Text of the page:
“Make sure you don’t let any fall back in,” said Shimon.

Father hired Shimon after his brother Andreas ran off to follow Yochanan bar-Zechariah, the Baptizer. He was older than Yaqov and me, and he acted as though he was in charge, which made Yaqov furious. I didn’t mind so much, since it meant I could just watch the birds in the sky while I worked.

With the catch safely stowed, we set off for home. When we were half way there, Shimon gave a shout.

“It’s Andreas!”

I shipped my oars and looked over my shoulder. Sure enough, there was a tall figure standing on the shore, waving to us. When we reached land, Shimon ran to his brother and embraced him.

“I was worried sick!” he said. “How could you run off and leave me like that?”

“Yochanan was only in town for one day—the Baptizer I mean,” said Andreas. “It was important, Shimon. I’m sorry.”

Shimon didn’t seem entirely convinced, but he said nothing.

“Shimon,” said Andreas, “it really is an important thing that we’re doing. The Baptizer always said he was only preparing the way for another, greater than he. Well he thinks we’ve found him. Come and see.”

We followed Andreas through Bethsaida to the house where bar-Zechariah was staying. It was summer, and everything was dry and dusty. The houses were mostly single storeys, the same yellow colour as the ground. As we walked, Andreas told us how the stranger had come to be baptized the previous day. What was strange was that he hadn’t come from the town like all the others. He had walked straight out of the wilderness, obviously fatigued, hungry and thirsty, and wouldn’t tell anyone what he had been doing there, or much else apart from his name, Yeshua bar-Yoseph. Andreas’ story seemed unbelievable, but I was curious to meet this man.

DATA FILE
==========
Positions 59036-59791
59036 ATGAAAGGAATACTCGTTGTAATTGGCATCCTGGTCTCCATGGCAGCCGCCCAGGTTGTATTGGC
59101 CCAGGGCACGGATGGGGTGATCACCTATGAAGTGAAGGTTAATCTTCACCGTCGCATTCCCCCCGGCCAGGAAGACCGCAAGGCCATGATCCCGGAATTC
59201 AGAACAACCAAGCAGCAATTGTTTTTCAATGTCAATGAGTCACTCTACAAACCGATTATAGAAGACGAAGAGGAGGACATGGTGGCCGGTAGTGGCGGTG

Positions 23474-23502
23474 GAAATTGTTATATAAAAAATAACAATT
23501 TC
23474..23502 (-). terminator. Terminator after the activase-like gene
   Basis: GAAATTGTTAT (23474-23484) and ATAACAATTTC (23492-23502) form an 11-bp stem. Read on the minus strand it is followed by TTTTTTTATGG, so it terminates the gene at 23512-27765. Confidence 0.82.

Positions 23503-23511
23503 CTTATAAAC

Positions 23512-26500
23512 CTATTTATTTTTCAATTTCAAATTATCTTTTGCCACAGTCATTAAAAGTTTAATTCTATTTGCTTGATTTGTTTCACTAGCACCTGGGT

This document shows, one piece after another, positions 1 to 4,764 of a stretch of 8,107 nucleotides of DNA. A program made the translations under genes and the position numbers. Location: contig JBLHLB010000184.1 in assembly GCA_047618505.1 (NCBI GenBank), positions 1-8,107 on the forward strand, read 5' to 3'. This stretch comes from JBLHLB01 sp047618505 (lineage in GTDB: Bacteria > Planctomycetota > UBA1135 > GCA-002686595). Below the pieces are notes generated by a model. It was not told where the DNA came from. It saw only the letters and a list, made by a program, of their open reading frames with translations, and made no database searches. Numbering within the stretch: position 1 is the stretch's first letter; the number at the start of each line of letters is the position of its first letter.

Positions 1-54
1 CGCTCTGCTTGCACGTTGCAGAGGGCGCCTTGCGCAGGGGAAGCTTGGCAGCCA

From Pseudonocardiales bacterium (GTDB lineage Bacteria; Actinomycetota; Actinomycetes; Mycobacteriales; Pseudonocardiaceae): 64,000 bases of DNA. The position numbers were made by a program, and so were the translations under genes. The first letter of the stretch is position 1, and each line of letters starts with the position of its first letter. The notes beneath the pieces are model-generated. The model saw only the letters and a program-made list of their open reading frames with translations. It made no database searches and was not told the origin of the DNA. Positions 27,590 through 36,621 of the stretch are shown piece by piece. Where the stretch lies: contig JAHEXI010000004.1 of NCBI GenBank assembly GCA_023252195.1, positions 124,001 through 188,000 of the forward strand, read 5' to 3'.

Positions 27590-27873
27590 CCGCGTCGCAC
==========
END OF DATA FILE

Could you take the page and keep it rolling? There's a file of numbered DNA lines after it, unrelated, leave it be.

We reached the house, Andreas knocked, and we were ushered into the single room, which was packed with men and women. I could spot the man Yeshua without being told. He was of average height, and obviously used to manual labour, even with the starvation. He wasn’t the centre of attention—bar-Zechariah was, surrounded by his disciples asking him questions—but the room, indeed the world, seemed to revolve around him all the same. I pointed to him discreetly.

“Yes, that’s him,” said Andreas.

The stranger had noticed us come in, and came over to greet us. Before Andreas could make any introductions, he looked straight at Shimon and said, “You are to be the Rock.”

I looked at Yaqov, who was as mystified as I was, but it seemed to mean something to Shimon. I realized later that Yeshua’s message wasn’t the same to everyone, but I didn’t know that then.

“You are fishermen?” said Yeshua.

“Yes,” I said. I couldn’t get more than that out of my mouth.

“If you come with me,” he said, “I will make you fishers of men.”

At that moment, food was brought out, and the gathering broke into small groups. The four of us and Yeshua ended up eating together, and talking long into the night. Yeshua didn’t say much, but his contributions were always the most profound. Somehow, by the end of the night, I had decided that I would go with this strange dreamer, if he would have me. I was surprised that Yaqov and Shimon—most of all Shimon—said the same.

Nothing was ever the same after that.